What advice do you have for someone who is soldering for the first time?

A good solder joint will usually look slightly shiny and appear to blend between the part and track. If a joint is dull or it does not look like there is a nice blended connection then usually a quick touch of the soldering iron to re-melt the solder will fix it. A “dry” joint on the surface looks like there is a connection but underneath there may be no connection or an intermittent connection. Also, sloppy soldering can cause short circuits between parts or tracks on the board. While a bad joint may make the project not work, the tiniest sliver of solder between two tracks CAN cause spectacular results. Thankfully with a simple circuit and only a 9V supply we will be safe from this.

That’s sound advice, Andrew. It would be terrible for the lights to fail while the performance was underway! What should readers do before they connect their 9V battery?

It is very important after completing the circuit to visually inspect everything to check that it is the actual circuit that we wanted to build. It is far easier to correct a mistake from a misplaced component BEFORE you apply power to it and smoke starts coming out.

True, you can never put the smoke back in once it comes out. Do you just connect the battery next?

Connect up the Battery and make sure nothing gets very hot or starts smoking. When you are happy everything seems to be working – plug the LED string in. If ANYTHING happens that shouldn’t – disconnect and re-check. If all goes well you should now have a working LED light strip powered from a 9V battery.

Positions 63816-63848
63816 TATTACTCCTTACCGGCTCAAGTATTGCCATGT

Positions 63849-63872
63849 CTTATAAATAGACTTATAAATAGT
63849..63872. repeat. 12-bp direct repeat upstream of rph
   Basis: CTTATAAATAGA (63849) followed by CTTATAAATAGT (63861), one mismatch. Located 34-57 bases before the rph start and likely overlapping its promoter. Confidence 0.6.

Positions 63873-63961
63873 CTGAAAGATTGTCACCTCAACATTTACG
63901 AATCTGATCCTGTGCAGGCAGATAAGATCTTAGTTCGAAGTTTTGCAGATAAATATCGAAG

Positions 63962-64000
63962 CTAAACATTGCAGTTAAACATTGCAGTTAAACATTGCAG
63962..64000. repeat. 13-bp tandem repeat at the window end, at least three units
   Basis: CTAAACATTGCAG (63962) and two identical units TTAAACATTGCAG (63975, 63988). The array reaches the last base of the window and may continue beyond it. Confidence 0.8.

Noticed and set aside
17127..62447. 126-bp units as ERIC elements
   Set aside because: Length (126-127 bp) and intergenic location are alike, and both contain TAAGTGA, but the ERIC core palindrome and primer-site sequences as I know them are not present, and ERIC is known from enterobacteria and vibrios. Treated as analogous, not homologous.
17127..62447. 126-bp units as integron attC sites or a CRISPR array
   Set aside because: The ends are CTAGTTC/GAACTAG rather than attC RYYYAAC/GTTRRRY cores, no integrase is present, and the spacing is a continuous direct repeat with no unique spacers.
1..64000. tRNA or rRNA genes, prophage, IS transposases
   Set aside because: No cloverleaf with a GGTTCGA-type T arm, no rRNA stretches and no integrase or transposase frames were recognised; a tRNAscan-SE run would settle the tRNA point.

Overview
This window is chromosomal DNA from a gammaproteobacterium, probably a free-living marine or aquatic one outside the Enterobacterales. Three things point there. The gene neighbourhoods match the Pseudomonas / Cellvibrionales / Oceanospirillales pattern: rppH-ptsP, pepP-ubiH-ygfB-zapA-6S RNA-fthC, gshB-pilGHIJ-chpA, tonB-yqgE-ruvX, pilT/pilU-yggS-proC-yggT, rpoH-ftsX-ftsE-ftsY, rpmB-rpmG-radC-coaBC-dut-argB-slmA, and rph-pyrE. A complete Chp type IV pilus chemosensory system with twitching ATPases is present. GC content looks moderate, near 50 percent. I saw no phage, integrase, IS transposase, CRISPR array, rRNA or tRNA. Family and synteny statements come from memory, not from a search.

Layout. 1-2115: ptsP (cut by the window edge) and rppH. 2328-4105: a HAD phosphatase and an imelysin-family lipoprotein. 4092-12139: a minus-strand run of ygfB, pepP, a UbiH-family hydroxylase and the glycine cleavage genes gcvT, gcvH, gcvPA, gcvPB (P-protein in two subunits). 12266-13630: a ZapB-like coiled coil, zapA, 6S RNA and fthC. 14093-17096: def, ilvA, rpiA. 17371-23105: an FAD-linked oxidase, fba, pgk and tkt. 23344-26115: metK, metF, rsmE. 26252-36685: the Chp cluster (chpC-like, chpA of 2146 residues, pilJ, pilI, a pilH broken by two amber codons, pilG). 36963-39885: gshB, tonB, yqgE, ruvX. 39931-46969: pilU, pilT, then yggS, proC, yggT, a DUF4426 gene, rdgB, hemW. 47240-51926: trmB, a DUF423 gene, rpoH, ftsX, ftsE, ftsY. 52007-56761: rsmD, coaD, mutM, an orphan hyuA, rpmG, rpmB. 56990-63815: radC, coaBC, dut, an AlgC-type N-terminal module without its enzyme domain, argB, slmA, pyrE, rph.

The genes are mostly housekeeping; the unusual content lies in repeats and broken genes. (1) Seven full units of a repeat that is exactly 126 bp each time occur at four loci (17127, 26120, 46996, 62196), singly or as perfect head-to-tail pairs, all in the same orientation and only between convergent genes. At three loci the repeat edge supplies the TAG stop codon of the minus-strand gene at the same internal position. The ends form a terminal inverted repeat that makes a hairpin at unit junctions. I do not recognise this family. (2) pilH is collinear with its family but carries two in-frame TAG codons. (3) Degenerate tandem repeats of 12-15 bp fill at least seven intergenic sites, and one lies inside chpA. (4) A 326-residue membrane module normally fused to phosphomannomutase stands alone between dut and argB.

Awesome! Any tips and tricks for sewing the lights into the dress?

Don’t get your fingers when hand sewing ha ha. Otherwise not really, was pretty simple and straight forward. The battery was a case that fits into a small pocket in the dress. I used very basic electrical tape to cover the PCB as it was not meant to be robust or long term.

Perfect! What have you learned from the experience that you would like our readers to know about?

I would say the importance of checking data sheets and using Standards to make sure your design will work on paper before building it, and to carefully check your creations for common issues.

Have you had any thoughts about extending your electronics skills to other costumes?

The circuit is so basic that it would be easily adaptable to any Cosplay costume. It should run longer on a LiPo battery but I had size and weight constraints that are maybe not an issue for a Cosplay but are an issue when dancing in a competition. Size is not really an issue, just the final weight. The whole thing weighs only 120g. A LiPo is bigger and maybe a bit heavier but could be more easily hidden and supported in a Cosplay costume situation. There is not much room to manoeuvre with a Ballet Tutu.

Thank you for taking us through your handy work. We wonder what project your daughter will request next.

Andrew Pullin

Andrew Pullin

Father of the Year!